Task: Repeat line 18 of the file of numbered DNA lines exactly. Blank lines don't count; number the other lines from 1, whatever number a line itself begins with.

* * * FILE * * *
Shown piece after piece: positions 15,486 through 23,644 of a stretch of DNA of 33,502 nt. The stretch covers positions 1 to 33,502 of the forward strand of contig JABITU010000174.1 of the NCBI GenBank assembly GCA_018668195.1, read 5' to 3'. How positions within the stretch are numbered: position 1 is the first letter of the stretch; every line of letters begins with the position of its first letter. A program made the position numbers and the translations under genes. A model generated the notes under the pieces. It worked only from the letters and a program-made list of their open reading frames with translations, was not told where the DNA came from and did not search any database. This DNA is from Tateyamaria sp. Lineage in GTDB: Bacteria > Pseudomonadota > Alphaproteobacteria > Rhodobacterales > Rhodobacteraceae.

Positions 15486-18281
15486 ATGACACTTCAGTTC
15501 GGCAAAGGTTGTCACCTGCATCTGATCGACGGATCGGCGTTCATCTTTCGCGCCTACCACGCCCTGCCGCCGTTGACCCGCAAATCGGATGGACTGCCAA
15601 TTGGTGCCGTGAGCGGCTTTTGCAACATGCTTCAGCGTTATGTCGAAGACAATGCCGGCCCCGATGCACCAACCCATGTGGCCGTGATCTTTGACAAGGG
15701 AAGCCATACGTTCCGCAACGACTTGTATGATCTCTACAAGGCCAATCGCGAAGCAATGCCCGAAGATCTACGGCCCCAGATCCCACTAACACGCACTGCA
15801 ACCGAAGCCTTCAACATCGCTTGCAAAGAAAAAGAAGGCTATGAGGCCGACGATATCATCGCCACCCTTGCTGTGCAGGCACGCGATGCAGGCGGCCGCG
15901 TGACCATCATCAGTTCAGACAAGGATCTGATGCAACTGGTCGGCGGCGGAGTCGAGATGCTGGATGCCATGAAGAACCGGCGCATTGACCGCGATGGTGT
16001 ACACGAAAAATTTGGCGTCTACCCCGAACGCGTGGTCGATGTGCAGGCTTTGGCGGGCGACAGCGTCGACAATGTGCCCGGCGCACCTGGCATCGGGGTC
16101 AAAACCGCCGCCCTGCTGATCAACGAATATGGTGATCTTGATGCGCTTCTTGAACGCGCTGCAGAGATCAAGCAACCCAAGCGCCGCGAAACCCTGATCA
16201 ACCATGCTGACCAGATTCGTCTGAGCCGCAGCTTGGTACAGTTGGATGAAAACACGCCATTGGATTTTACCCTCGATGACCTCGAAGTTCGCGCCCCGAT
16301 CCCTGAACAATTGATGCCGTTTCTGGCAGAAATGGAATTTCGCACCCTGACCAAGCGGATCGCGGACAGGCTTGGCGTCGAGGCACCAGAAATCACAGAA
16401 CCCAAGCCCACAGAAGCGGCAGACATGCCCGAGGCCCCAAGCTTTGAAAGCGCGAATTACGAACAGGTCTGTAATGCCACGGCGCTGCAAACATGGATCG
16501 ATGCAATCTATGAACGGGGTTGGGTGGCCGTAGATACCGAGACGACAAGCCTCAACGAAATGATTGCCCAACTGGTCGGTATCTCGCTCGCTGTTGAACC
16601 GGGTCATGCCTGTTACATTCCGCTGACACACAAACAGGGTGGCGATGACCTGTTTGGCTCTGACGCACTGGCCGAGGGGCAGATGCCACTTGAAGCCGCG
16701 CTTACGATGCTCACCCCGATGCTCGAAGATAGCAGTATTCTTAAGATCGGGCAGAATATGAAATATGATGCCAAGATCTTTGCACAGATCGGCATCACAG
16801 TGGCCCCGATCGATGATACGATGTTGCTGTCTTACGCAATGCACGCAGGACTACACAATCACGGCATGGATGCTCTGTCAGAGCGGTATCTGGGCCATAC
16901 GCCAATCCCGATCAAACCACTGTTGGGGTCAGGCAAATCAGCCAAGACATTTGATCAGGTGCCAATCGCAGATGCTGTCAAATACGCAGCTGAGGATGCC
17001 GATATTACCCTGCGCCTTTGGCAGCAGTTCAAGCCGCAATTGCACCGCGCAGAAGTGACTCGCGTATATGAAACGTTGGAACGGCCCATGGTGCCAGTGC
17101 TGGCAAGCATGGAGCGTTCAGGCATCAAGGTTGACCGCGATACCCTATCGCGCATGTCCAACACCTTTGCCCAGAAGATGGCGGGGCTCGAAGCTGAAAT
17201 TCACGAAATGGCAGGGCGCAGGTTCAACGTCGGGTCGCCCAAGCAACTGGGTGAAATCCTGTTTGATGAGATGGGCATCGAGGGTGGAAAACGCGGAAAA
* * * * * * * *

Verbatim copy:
16901 GCCAATCCCGATCAAACCACTGTTGGGGTCAGGCAAATCAGCCAAGACATTTGATCAGGTGCCAATCGCAGATGCTGTCAAATACGCAGCTGAGGATGCC